Think of it as a debt management conundrum - should you file for bankruptcy or try to strike a settlement agreement with your creditors? Depending on your situation, either one can be a viable route if you can no longer make payments on a loan or credit card. But it's important to carefully analyze both courses of action, not only in terms of cost, but impact on your credit score. Here's a closer look at both debt settlement and bankruptcy:
Generally speaking, filing for bankruptcy - whether it's Chapter 7, 11 or 13 - negatively impacts your credit score for longer than a settlement would. A Chapter 7 bankruptcy, for instance, would remain on your credit report and be reflected in your credit score for up to 10 years. A Chapter 13 bankruptcy, for seven years. But the big thing about bankruptcy is that there's really nothing you can do to repair credit after you've filed - you just have to endure until the bankruptcy is removed from your credit report after seven to 10 years. A Chapter 13 bankruptcy could be very benefitial for a business, however it is not advised for regular consumer debt. When factoring the amount you will end up paying when you include attorney's costs and other fees, it simply is not worth it.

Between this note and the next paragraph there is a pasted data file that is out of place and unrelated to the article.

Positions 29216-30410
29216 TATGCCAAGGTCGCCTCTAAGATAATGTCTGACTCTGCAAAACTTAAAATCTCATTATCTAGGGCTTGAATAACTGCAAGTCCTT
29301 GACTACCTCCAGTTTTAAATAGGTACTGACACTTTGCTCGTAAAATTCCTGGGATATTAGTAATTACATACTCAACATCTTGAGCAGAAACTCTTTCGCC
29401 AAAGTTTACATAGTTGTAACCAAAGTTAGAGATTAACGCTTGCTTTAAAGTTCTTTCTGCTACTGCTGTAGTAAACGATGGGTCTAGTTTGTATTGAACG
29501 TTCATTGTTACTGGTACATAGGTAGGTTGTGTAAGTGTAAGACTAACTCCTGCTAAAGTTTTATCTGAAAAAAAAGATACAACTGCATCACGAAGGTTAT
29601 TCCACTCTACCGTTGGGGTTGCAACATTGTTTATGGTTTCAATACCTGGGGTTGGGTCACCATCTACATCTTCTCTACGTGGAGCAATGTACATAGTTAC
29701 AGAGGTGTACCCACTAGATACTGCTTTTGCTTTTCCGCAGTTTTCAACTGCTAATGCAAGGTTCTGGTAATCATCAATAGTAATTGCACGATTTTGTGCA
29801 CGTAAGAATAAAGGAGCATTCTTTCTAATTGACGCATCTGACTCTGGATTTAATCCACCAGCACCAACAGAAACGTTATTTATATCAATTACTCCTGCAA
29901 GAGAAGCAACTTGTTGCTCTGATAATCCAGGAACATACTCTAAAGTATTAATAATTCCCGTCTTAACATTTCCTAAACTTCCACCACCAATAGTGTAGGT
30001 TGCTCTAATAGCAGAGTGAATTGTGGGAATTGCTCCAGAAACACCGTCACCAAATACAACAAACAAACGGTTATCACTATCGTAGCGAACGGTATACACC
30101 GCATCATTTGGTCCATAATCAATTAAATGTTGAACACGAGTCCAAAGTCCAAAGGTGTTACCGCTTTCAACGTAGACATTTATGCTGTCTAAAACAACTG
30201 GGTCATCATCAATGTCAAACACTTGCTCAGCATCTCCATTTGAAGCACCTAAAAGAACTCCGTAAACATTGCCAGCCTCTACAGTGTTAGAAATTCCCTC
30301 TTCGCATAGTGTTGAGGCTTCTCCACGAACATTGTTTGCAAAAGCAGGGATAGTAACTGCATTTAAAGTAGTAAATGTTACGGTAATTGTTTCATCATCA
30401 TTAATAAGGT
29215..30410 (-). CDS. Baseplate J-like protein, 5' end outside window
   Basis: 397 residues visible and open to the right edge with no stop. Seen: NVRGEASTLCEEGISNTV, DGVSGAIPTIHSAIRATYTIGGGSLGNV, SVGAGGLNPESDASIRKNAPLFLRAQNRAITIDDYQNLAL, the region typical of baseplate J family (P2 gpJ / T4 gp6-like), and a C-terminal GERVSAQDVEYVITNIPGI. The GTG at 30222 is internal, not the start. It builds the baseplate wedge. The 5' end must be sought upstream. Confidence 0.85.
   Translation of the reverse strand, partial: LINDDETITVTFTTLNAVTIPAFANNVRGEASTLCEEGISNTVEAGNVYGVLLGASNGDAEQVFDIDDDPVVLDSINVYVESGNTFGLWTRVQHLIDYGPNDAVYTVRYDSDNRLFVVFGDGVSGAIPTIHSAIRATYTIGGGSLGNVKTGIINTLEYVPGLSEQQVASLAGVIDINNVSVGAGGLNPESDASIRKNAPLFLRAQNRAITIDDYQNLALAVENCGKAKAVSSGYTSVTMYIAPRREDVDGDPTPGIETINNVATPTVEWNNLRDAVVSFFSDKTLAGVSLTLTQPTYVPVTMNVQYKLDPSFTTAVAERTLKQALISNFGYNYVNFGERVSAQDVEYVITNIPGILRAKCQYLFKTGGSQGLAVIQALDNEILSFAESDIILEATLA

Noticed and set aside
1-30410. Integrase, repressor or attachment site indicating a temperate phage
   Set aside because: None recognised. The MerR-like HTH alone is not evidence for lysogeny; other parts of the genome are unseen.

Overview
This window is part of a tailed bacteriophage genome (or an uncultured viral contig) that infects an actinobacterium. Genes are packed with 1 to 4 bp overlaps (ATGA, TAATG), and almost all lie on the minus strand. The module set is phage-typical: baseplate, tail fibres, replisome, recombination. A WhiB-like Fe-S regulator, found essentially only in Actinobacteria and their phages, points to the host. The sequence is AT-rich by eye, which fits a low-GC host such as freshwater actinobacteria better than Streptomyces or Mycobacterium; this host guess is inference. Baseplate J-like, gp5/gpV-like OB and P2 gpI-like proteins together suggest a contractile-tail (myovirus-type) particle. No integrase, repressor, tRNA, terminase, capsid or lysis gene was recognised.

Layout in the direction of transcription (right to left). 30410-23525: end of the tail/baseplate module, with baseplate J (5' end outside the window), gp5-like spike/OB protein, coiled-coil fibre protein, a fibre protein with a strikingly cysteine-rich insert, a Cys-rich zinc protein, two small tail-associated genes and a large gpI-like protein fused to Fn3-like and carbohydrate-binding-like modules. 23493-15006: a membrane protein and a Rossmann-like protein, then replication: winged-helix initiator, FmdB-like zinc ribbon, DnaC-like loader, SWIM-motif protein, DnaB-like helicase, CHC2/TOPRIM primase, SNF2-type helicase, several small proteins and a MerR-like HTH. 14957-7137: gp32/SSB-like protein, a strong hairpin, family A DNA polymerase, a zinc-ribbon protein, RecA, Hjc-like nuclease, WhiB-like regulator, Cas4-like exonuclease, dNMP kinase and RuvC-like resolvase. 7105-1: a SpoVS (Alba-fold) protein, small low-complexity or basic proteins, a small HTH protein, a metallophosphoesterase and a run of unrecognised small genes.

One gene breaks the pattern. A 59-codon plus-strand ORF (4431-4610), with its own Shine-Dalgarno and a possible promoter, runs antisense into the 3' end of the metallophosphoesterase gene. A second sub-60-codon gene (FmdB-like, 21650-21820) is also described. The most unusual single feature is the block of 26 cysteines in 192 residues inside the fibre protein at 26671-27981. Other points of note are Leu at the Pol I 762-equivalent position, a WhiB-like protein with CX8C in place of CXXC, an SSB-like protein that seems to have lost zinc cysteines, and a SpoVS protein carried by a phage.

Debt settlements typically require you to work with the creditor to see what they'd be willing to accept to settle an outstanding balance. While in many cases, they'll accept less than what you actually owe, there are a few things to consider when it comes to settlement:
You'll likely have to make a lump sum payment.
Your credit may still be damaged if you've failed to make on-time payments. Therefore, you'll still have to enact a credit repair strategy to raise your score following settlement. (Credit tip: If a payment goes to collections, it isn't removed from your credit history until it's reached seven years from the time of last delinquency. So if you just now settle a debt you stopped making payments on 4 years ago, you'll only have 3 more years before it's wiped off your report.)
The IRS considers forgiven debt as taxable income, which means that federal debt collectors might be coming after you for more money if you don't file your income taxes properly.So if you're caught in a financial pickle, be sure to do your homework before you settle or file for bankruptcy and what it may mean for your credit future.
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